Felicity Huffman and Lori Loughlin didn’t enter a plea today in their appearances in federal court in Boston in the widespread elite college bribery scheme for they both have been indicted. But prison time for the Hollywood stars is looking more and more likely.
Mindful of the intense spotlight on the case, prosecutors are determined to see the American Crime and Fuller House actors spend time behind bars if they are found guilty, sources tell Deadline. As the duo exited the federal courthouse in Beantown in the past few minutes, the usual rap on the knuckles that such high-profile white-collar crime defendants typically receive is increasingly not an option for authorities.
The charges Huffman and Loughlin face carry a potential maximum sentence of five years.
Rumblings among law enforcement indicate the actors are more than likely looking at a penalty of somewhere around six months to just under two years behind bars. The actual time sentenced and potential probation and fines could, in no small part, depend on how much the duo cooperate with the ongoing probe, I’m told.
The relatively short preliminary and fairly perfunctory hearing appearance Wednesday at The John Joseph Moakley United States Courthouse in Boston by the heavily lawyered-up Huffman and Loughlin comes just over two weeks after a swath of indictments came from the FBI and the U.S. Attorney for the District of Massachusetts.
The indictments, made public on March 12, saw 50 people charged in the nationwide $25 million scam by William Singer and his phony Key Worldwide Foundation. They promised to fast-track the kids of the wealthy to top schools with fake athletic credentials or phony SAT scores.
Among the 33 well-heeled parents arrested, Huffman and Loughlin are being charged with conspiracy to commit mail fraud and honest services fraud, according to the unsealed indictment.
In front of Magistrate Judge Page Kelly today, Huffman and Loughlin joined several other indicted parents in a fairly standard hearing where they were asked whether they understood the charges they face. Individually, both had to ink paperwork related to their bail, respectively $250,000 and $1,000,000, turn over their passports, and agree to a number of conditions involving talking to witnesses and more.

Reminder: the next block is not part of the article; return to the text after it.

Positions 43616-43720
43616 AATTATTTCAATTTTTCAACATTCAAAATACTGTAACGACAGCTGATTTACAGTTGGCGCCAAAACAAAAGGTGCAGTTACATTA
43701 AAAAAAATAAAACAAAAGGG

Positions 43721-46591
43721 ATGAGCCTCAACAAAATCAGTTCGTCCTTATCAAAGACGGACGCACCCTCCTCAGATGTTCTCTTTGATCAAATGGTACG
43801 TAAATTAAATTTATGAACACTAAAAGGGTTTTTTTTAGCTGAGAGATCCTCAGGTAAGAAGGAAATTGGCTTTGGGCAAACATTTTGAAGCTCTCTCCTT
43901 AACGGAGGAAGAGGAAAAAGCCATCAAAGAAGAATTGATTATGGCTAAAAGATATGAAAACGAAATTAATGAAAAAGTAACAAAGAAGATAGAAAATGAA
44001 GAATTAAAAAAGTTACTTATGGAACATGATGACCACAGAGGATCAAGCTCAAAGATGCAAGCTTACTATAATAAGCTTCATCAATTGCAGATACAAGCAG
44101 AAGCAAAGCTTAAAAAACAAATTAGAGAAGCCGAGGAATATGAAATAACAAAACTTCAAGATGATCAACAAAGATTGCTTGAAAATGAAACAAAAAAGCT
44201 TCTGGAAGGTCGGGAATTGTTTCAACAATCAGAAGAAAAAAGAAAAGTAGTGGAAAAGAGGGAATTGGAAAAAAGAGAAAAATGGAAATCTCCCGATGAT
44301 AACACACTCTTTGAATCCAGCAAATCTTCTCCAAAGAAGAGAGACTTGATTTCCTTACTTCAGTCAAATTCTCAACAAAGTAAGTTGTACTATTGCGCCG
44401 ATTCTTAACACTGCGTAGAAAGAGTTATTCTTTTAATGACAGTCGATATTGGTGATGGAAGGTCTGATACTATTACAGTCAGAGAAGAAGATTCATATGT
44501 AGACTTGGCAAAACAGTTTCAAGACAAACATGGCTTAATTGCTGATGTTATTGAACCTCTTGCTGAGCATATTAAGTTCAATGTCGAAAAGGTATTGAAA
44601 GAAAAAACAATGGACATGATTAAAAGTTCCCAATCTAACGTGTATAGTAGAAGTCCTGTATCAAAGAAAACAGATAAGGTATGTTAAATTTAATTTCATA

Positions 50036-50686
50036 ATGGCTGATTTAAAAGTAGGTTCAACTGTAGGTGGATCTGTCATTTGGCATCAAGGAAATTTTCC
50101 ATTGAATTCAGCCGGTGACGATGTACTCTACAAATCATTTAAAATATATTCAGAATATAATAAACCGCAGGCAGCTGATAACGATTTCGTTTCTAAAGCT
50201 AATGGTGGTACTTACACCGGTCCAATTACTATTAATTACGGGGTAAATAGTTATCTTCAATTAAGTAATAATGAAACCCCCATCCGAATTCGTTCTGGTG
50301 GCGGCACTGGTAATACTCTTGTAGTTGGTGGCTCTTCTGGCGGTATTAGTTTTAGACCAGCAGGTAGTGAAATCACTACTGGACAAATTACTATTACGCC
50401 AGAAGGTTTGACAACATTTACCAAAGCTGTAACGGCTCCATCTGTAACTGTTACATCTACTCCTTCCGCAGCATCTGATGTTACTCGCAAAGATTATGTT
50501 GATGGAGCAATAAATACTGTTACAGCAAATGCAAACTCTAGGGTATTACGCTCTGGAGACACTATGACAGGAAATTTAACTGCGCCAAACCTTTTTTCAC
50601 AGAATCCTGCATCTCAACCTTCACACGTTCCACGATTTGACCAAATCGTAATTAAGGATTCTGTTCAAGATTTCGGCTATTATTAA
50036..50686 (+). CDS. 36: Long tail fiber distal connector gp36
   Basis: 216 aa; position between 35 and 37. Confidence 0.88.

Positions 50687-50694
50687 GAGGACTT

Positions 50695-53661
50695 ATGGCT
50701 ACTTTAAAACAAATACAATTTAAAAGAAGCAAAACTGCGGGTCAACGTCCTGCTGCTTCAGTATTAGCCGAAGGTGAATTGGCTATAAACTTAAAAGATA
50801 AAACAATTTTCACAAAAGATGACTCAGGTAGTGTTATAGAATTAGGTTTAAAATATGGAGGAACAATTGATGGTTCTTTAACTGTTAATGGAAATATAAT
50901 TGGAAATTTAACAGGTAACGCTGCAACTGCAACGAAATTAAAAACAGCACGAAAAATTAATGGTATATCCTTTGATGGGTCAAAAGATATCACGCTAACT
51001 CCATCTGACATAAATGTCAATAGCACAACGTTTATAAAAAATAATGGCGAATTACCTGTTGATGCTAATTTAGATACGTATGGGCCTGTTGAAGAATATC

Ex-When Calls The Heart lead Loughlin made a point of shaking hands with the three federal prosecutors before her segment of the hearing started.
The actor and Huffman also scored a small win when Kelly denied the feds’ request that they should not be able to discuss the situation with their children or spouses. In Loughlin’s case, that’s dramatically unrealistic, as her husband is also under indictment. While Huffman’s husband William H. Macy is cited in transcripts in the initial indictment, the Shameless actor is not a defendant in the case – at least not this year.
Unlike Huffman’s arraignment hearing in downtown Los Angeles on March 12, Macy was not in court today in Boston.
Singer and several coaches from top schools entered guilty pleas on March 12. The former call center manager is said to be cooperating fully with authorities in a probe that is expected to see more high-profile indictments and perhaps even charges from the IRS.
As part of a year-long investigation by the feds, the UTA-repped Loughlin and her fashion designer husband Mossimo Giannulli were snared after being caught paying “bribes totaling $500,000 in exchange for having their two daughters designated as recruits to the USC crew team — despite the fact that they did not participate in crew — thereby facilitating their admission to USC,” according to the 200-page indictment.
Huffman “made a purported charitable contribution of $15,000 to participate in the college entrance exam cheating scheme on behalf of her eldest daughter,” according to the lengthy March 6 indictment. The CAA-repped Huffman also paid an undisclosed sum to an individual who “controlled” a Los Angeles SAT testing center to fix her daughter’s incorrect exam answers. That effort led to a massive increase in the daughter’s test score and consequently admission to a top college.
Having said that, the next few weeks will start to see the pace of this sprawling case speed up as defendants and their attorneys look for deals with the feds and put on the table what they can offer.
At the same time, the investigation continues.